By CHRIS TASHIMA
(The following was posted on actor/director Chris Tashima’s blog on Dec. 13. An Academy Award winner for “Visas and Virtue,” Tashima has appeared in such films as “Americanese,” “Model Minority” and “Lil Tokyo Reporter.”)
Asian American actors usually are very aware of the lack of Asian characters in any particular movie or TV show. When they are your own people, you are sensitive to issues of discrimination. However, I wonder how many of us (Asian Americans) think about similar discrimination against others — say, Native Americans. How about performers with disabilities? When’s the last time you saw (or thought about) a member of these groups as the romantic lead in a film?
There has been a lot of hype around tonight’s episode 4.10 of CBS’ drama series “Hawaii Five-0,” entitled “Ho’onani Makuakane” (Honor Thy Father). The history-inspired story centers around fictional character David Toriyama, an elderly Japanese American man who seeks justice for his father who was murdered 70 years earlier at Honouliuli, a little known WWII prison camp in Hawaii where many Japanese American citizens were sent, following Japan’s attack on Pearl Harbor (one of 13 that existed on the Islands). Guest starring as Toriyama is James Saito (a friend who I met 25 years ago at East West Players).
Last week, I was among a small group who was invited by CBS Diversity to preview a rough cut of the episode. For the record, I thought the episode was very well written, with respect, and clearly was researched, and I applaud producers for creating the story.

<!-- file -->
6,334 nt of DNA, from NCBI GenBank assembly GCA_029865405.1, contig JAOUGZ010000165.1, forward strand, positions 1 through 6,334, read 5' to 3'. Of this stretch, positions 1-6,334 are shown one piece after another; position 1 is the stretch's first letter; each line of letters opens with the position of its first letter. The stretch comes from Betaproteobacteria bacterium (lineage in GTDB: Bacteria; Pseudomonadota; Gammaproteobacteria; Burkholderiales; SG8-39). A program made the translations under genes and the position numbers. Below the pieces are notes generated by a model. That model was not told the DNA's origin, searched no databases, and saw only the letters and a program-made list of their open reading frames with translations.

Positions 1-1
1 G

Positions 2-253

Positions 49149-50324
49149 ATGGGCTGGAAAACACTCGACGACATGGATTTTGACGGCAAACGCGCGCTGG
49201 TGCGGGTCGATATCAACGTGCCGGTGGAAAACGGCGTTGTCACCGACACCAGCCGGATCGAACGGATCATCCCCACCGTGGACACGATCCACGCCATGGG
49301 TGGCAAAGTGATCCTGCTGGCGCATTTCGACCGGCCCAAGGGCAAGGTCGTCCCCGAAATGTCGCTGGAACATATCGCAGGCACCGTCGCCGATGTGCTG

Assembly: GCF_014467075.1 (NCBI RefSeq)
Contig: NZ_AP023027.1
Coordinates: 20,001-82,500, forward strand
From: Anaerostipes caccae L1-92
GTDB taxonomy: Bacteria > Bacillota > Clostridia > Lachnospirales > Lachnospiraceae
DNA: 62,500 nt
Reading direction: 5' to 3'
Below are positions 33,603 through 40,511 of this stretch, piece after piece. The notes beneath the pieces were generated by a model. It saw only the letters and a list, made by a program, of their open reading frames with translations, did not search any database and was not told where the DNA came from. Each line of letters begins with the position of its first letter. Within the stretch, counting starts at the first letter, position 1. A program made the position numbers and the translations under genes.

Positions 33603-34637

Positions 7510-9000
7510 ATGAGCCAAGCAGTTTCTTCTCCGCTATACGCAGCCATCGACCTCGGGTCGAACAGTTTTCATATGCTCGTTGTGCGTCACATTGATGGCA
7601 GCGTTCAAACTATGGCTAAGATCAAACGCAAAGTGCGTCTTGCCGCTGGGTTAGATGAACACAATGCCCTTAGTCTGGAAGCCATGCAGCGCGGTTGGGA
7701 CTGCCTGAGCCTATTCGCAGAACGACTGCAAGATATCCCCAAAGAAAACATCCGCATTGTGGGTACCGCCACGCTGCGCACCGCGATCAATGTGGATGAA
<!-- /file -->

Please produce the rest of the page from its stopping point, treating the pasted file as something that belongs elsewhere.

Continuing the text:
However, I felt uncomfortable with the casting of the Toriyama role, though I wasn’t sure why. After much thought, it became clear to me later on, what issue was troubling for me.
Like ethnic minorities, or performers with disabilities, Seniors are a “protected group” at SAG-AFTRA — a group of performers who face discrimination, underemployment and poor representation. Principally, like APIs, roles that are written as such — as senior citizens, should be cast appropriately. I saw no reason, no creative justification, why Jim, who is probably 25 years too young and had to get heavy old-age makeup, was cast instead an actual senior actor. It’s especially disappointing, knowing many actual age-appropriate Nisei actors that could have played that role. That should have.
It’s ironic that a role and story that creates opportunity for Asian Americans has resulted in taking something away — a great role — from an actor of a different group. If we, as Asian Americans, truly believe in all arguments against “yellowface,” then we must stand with other discriminated groups and demand equal treatment. My feeling is, casting an actor that is 25 years too young, requiring the use old-age makeup, is no different, in theory, from casting a white actor and using yellowface to play an Asian character.
I dedicate this post to our pioneering Nisei actors, including (but not limited to): Jim Ishida, Rodney Kageyama, Hiroshi Kashiwagi, James Shigeta, Sab Shimono, Ken Takemoto, Michael Yama.
Thanks for reading.
Dec. 16 addendum — I’d like to clarify: It should be noted that I have no issues with the actor James Saito, or his abilities. In fact, I would like to add praise for him on his performance. The matters I bring up are in the hands of decision-makers — in this case, the director, producers and the network. Also, my list of actors above is by no means complete, but certainly should include George Takei.
Follow Chris Tashima on Twitter.